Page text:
The eldest son of Richard of Northallerton had a son George, who in 1666 established himself at Thornborough Hall in Romanby. He was succeeded by his heir George, and a second son , Gilbert, who became Sir Gilbert Metcalf, Lord Mayor of York, in 1695. George, the eldest, married the daughter of Sir William Talbot of Knayton, and also adopted as his crest the Talbot Hound. He had issue: two sons and three daughters. William, the eldest, resided in York, and married the daughter of Sir George Marwood of Little Bushby. ( This estate of Little Bushby was later ceded in 1762 to another William Metcalf of Northallerton by his great-aunt, and he took the name and arms of Marwood ). William’s eldest son was Thomas and there were six others:- Athony, Richard, Henry, George, Gilbert and Walter and one daughter, Margaret, who married Lascelles, and became the grandmother of Baron Harewood. William died in 1698.

Thomas, the eldest, married first Faith, the widow of Sir Mark Milbanks, and secondly, Anne Greene, by whom he had issue:-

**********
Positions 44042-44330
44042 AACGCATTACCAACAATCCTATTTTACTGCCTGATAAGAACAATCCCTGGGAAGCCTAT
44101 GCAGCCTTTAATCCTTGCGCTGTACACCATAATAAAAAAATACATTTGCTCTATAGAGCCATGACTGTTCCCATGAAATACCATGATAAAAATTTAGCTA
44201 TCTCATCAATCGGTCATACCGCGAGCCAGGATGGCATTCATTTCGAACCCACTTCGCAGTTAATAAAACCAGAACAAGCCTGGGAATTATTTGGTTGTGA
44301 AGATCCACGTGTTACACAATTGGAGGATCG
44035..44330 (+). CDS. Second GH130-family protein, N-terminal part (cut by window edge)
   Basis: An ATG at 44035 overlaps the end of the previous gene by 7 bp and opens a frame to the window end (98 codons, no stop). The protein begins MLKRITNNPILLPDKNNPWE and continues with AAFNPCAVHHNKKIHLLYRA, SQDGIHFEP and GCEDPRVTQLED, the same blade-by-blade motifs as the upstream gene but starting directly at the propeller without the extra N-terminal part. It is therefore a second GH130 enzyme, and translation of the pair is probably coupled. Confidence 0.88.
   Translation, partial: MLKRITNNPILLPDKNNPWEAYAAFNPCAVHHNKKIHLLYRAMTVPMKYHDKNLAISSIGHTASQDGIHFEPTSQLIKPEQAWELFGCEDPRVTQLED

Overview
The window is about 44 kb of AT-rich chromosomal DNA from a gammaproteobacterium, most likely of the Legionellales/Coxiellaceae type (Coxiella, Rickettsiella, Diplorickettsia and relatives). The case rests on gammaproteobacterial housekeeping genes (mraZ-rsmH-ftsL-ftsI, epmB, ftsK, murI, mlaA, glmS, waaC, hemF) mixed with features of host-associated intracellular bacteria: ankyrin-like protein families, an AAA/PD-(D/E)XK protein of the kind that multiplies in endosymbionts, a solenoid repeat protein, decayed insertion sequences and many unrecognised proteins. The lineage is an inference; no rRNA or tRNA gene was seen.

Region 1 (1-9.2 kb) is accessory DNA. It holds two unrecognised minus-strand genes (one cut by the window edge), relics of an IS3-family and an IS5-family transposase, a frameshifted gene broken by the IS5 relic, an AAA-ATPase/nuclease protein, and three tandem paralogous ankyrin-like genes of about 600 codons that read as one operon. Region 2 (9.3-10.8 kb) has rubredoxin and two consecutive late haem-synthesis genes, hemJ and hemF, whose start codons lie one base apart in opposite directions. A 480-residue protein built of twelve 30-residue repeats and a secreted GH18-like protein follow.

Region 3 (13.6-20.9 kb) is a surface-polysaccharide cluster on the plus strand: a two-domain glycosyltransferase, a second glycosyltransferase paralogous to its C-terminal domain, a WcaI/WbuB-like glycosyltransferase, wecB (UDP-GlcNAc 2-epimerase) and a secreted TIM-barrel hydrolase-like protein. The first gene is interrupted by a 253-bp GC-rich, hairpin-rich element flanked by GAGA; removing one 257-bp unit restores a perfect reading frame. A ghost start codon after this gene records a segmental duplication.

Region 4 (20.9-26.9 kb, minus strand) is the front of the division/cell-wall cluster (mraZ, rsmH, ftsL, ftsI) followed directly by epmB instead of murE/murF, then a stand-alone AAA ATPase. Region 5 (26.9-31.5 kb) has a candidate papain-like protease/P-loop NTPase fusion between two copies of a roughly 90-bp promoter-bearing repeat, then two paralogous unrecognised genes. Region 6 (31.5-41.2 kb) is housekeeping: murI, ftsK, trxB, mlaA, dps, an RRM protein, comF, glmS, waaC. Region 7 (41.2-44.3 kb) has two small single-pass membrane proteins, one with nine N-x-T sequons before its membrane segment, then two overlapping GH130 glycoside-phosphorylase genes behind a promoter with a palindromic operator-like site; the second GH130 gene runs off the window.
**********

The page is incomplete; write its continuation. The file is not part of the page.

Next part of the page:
William, his heir;

The Reverend Thomas, heir to his brother;

John of Scarborough ( 1708 - 1760 );

George, born and died in 1709;

Anne, Henrietta, Mary and Frances.

The third son, John of Scarborough, was succeeded by his eldest son John Metcalf, who lived in the Wesleydale district. He married Elizabeth Ryecroft of Tidla , who died in 1787 whilst he lived till 1795.

His eldest son, also John, was born in Leeds on March 8th. 1752. At an early age he entered the cotton-spinning industry in the city of Leeds where he lived, dying in 1809. In 1778 he married Mary Farrar. Their family consisted of: -

(1) Joshua (1779 - 1862) (5) Mary (1786 - )

(2) Sarah (1780 - 1818) (6) Joseph (1788 - )

(3) David (1783 - 1867) (7) Benjamin (1791 dd )

(4) John (1785 - 1789)

Of these, the second daughter, Mary, married Oates, and in time became the grandmother of Captain Lawrence (“Teddy”) Oates, who, after serving in the Anglo-Boer War, where he was seriously wounded in action, was nursed back to recovery in the house of Mrs. Harvey in Aberdeen, Cape. [ See also later under B12 Joseph Metcalf ] Oates in the end perished so nobly with Captain Scott at the South Pole. Much has been written about him, and he is always referred to as “a very gallant gentleman”.

The second son David, (1783 -1867) married in 1810 Miss Sarah Blackburn (1783-1831) and had the following large family:-

David, John, Thomas, Joshua, Mary, Martha, Joseph, George, James and Sarah.